As a big lover of whiskey and cocktails, bourbon cocktails have a special place in my heart. Bourbon has certain specifications to be classed as Bourbon, for example; it must be at least 51% maize and must come from Kentucky. There are a great many Bourbon’s out on the market, each with their own flavour and distinctive character. But enough history, let’s try some cocktails!
The original whiskey cocktail, the Old Fashioned. There have been references to this cocktail as early as 1806 as the ‘Bittered Sling’, comprised of spirit, sugar, bitters and water. Over time, recipes were created and it improved as it passed from Europe to America and so on, hence the change of title to the ‘Improved Cocktail’. However, it now has its place in history as an Old Fashioned.
Any Old Fashioned must be stirred, as you want to retain all the characters from the spirit, sugar and bitters. Not only will this control the dilution, but it keeps the colour too. If we really think about it, an Old Fashioned is; whiskey, sugar, bitters and ice, and yet it remains as relevant and a classic. I use bourbon, Angostura bitters and sugar syrup. Sugar syrup cuts the prep time in half, however if you want more of a traditional classic, use sugar and water.
Strain over cubed in a Hobster glass and garnish with an orange zest!
Originated at the Manhattan Club (ironically) in New York as early as the 1870’s, was made with; whiskey, vermouth and bitters. To be honest, not much has changed since then hence the high honour of being a classic. A personal favourite of mine, it is sweet, smooth and must be made perfect.
When I say perfect, it must be balanced between dry and sweet. In a Bourbon Manhattan, we’re using Bourbon, two types of Vermouth and Bitters. First, start off with a Chilled Martini glass, no one likes to drink a cocktail out of a warm glass. This cocktail is also a stir.
Garnish with a Cherry!
This is basically the cousin to the Manhattan with a twist. Everything stays the same, however we are introducing Maraschino into the mix. This will make it sweeter and stronger.
Now for a twist! The signature drink of the Kentucky Derby is fresh and has been a favourite of the South of America since the 18th Century. Unlike the other cocktails in this list, this is served in a Julep tin, and Bourbon is the only liquid used.
Bourbon Mint Julep
First, slap the mint into the Julep tin, this will release all the oils and extracts out, giving it that refreshing taste and delightful smell. Next, we add in crushed ice and pour the ingredients on top. We want to churn the cocktail in order to dilute it, without making the mint bitter. You can tell it is ready once the tin is frosted on the outside. Then we crown it and garnish with a Mint Sprig!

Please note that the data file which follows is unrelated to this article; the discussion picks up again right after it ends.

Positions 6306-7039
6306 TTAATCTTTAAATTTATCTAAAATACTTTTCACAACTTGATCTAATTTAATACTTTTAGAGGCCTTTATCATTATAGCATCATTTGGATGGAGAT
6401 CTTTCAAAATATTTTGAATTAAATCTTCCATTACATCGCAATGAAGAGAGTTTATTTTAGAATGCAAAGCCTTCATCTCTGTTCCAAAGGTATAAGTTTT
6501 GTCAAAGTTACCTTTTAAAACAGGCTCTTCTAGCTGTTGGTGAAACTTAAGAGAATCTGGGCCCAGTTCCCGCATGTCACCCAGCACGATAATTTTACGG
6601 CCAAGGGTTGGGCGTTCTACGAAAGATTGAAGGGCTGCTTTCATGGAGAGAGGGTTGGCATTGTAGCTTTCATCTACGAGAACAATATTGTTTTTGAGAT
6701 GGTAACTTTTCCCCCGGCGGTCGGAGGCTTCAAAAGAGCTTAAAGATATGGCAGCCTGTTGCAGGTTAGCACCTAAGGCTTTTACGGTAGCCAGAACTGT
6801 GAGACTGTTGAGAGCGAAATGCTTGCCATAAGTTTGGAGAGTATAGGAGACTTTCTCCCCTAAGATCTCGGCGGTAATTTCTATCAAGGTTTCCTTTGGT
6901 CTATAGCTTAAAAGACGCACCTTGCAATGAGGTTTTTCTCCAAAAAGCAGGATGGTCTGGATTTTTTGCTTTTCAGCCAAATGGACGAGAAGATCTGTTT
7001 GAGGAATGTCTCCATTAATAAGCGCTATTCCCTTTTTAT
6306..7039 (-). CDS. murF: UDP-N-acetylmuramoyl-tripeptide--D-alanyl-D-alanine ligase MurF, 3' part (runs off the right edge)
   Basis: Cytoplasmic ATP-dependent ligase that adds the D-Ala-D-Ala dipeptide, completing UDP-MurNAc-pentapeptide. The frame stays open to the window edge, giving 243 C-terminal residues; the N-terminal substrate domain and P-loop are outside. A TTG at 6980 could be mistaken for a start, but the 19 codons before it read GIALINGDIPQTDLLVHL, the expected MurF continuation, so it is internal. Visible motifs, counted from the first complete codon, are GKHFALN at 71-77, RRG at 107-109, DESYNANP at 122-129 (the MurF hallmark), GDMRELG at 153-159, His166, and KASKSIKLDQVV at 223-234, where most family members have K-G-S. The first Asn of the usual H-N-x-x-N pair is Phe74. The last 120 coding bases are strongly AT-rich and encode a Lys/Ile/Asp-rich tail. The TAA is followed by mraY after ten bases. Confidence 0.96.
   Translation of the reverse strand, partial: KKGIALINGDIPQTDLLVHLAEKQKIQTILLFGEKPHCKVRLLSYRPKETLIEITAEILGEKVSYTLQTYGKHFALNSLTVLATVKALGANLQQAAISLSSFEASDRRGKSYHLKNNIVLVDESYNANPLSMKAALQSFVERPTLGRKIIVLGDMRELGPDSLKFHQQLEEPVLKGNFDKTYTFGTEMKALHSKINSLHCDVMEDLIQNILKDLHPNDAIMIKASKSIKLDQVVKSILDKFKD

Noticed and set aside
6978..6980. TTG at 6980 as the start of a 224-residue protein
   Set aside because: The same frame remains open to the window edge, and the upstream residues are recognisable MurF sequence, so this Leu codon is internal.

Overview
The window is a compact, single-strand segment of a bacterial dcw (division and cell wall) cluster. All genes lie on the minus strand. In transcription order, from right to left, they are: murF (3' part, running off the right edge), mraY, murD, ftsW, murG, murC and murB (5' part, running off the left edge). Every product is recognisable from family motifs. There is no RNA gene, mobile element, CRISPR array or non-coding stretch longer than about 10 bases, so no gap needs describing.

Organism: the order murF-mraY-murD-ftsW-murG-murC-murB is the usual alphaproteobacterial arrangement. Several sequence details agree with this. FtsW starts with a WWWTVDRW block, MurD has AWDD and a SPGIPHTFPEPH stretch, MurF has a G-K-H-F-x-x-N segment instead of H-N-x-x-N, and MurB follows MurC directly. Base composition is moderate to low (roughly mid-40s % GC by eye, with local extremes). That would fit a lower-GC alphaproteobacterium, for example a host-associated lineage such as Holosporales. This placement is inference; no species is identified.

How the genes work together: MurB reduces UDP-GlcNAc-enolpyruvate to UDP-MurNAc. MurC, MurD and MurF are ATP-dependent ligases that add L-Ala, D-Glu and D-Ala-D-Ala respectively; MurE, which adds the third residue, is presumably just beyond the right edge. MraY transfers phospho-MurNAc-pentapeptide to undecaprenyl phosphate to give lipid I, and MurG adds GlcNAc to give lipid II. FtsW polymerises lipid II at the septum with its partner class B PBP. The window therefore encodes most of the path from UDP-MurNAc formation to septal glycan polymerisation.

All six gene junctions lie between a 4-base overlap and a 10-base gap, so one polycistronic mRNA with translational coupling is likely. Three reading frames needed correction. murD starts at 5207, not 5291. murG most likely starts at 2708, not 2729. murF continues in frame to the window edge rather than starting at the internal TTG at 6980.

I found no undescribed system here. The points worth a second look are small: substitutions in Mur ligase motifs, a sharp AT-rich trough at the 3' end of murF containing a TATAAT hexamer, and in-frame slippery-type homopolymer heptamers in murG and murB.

New Orleans’s version of the Old Fashioned, the Sazerac has been around since the 19th Century, and is named after a Cognac, Sazerac-de-Forge et Fils. More modern versions of the cocktail use rye whiskey, different bitters, sugar and absinthe. So let’s try a Bourbon version.
Another stir, very similar to an Old Fashioned, again we use the same glass and ice. We stir all the ingredients, minus absinthe, and strain into the glass. Then, add a few drops of absinthe into the glass. Garnish with a lemon zest, squeezed over the glass!
Another interesting one, and the only hot cocktail here! The Hot Toddy is the grandfather and classic of hot cocktails. It has one job; to warm you up! This has helped me on many occasions from; hangovers, colds, and freezing nights. Next time it gets cold, get right up to a fireplace with a Hot Toddy, nothing like a bit of warmth and comfort!
Bourbon Hot Toddy
For the other cocktails, we chill the glass in order to make every sip the best as possible, so for a Hot Toddy we want to do the opposite. Fill your choice of mug with boiling water and let it stand for a minute. Grab your lemon twist and stuff with the cloves. Empty half of the mug, then refill with fresh boiling water. Add all your ingredients and give it a good stir, then enjoy!
The Whiskey Sour dates back to the 1860’s, however the British Navy had been drinking something similar before that. Out on the high seas, sailors needed to combat Scurvy by consuming lemons and limes, also water was not always dependable. Then in time, with the combination of sugar and water, we start to reach the cocktail era. There are references to the Whiskey Sour, the first coming from 1862 ‘The Bartender’s Guide: How To Mix Drinks by Jerry Thomas’.
Bourbon Whiskey Sour
You’ll find various recipes that either use Egg White or not. The main use of Egg White’s is to add viscosity as well as to sweeten the cocktail. Also, when we shake a cocktail, not only are we rapidly chilling the drink, but we de-sweeten it.
So add all your ingredients into a shaker and shake it hard. Strain into a Rocks glass over cubed ice and garnish with a lemon and cherry!